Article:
But this is also the point at which the book shows some significant weaknesses. The reader is never clear just how these transcendentally based goods are to manifest themselves in political life. Nor is it clear why, given Tinder’s extremely pessimistic view of man and the world, Christians ought to taint themselves with politics at all. Throughout the book. Tinder leaves the impression that any participation in the political arena is necessarily participation in evil and injustice. Any effort to right an injustice, he suggests, necessarily results in the commission of another.
While the historic Christian position agrees with Tinder that the fullness of justice is not possible in this world—that any justice accomplished here is but a shadow of God’s justice—it does not agree with him that “the very standards of justice are in mutual conflict.” For Tinder, equality is the “first principle of justice,” and he perceives this principle not simply as equality of opportunity”a level playing field”but as equality of result. Christianity, he maintains, teaches a “principled egalitarianism” in which no individual ought to have greater goods than another. Inequality, Tinder alleges, is inherently sinful, “one of the evils reflecting our fallenness.”
But in order to achieve a proper egalitarianism on the political level. Tinder goes on, it becomes necessary to confiscate the greater goods that some have, and thus commit a different injustice. Some people work harder and have more, and “it would be unjust for such people not to be rewarded.” But since it is inherently unjust that such individuals have more than others, “it is in the nature of the human situation that we cannot be just in one way without being unjust in another.” Equal justice is neither “practical” nor “coherent,” Tinder asserts, since “the pursuit of justice is . . . subject to two irreconcilable demands.” But Tinder’s is not the historic Christian idea of justice. Christian thought makes no claim that inequality, per se, is unjust; one must examine the cause of the inequality to make such a judgment. The Christian idea of equality avoids the incoherence in Tinder’s system.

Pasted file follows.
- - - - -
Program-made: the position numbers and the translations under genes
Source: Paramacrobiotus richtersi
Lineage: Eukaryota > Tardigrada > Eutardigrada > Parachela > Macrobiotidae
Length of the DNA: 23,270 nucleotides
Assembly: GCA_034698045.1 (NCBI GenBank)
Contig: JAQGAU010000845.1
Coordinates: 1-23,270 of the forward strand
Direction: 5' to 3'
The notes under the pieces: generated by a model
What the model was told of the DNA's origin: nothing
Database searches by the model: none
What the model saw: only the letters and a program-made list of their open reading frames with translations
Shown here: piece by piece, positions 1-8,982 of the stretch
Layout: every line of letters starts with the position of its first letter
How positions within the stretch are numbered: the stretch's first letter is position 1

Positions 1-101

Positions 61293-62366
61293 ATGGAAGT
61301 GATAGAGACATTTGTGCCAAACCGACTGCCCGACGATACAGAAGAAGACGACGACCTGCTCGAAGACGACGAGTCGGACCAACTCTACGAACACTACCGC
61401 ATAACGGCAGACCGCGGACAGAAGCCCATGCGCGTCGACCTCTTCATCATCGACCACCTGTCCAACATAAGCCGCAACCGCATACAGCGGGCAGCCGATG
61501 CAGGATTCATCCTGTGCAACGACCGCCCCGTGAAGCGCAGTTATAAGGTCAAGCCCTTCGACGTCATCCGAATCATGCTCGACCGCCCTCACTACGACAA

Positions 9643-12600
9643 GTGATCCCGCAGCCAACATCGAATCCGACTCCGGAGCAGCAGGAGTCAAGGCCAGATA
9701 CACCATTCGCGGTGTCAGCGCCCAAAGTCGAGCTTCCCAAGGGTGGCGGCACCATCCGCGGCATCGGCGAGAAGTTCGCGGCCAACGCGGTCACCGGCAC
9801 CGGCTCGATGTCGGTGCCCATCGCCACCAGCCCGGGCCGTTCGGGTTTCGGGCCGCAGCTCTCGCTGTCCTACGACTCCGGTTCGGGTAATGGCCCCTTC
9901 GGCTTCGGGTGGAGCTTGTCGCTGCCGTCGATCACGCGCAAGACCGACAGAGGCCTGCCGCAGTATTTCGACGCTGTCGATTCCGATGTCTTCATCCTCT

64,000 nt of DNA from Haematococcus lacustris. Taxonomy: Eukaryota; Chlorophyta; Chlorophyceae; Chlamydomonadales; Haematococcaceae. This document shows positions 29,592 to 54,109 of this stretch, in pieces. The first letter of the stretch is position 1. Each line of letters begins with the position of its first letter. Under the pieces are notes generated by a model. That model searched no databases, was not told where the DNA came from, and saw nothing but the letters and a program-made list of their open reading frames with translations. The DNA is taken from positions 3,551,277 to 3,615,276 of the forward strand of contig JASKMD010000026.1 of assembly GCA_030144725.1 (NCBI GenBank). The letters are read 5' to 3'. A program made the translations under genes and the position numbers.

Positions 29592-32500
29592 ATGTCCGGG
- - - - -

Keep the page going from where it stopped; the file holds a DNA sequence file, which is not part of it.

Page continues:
One might conclude from Tinder’s account, as already noted, that Christians ought to refrain from political activity. He writes as a Lutheran, but his view of politics seems closer to the more radical wing of the Protestant Reformation. “Power is intrinsically evil,” he insists, not just subject to evil uses. Likewise, because it employs power, “the state is essentially evil.” Tinder’s notions of justice (which demands “conflicting imperatives”) and liberty (which is “inevitably accompanied by coercion”) suggest that the proper Christian position is one of quietism. To be involved in politics or political “justice,” on Tinder’s account, one must commit injustice.
Explicitly, though, Tinder rejects quietism, saying that “Christian premises decisively rule out any such conclusion”; and he explains at length how Christians ought to proceed in the political arena. His accounts of justice and the evil of power, he says, point out the ambiguity of political life and the tragedy of human history, but do not imply that one ought to withdraw from political activity. Further, he explains, this description of politics reminds us to proceed cautiously when we enter the political arena, so as to minimize the injustice we inevitably will cause. But still. Tinder thinks, to engage in politics is necessarily to commit injustice.
Politics does involve ambiguity, and at times uncertainty about the very possibility of justice; sometimes an evil act must be committed to prevent a much greater one. But one can take full account of the sinfulness of human institutions without concluding that participation in them necessarily implies sin. Tinder wants to save a place for political involvement, but since for him political life is always participation in injustice, it would seem to follow that the proper Christian position is one of passivity. He removes the possibility of any rational politics, and cannot give an account of how Christians might participate in politics without committing sin.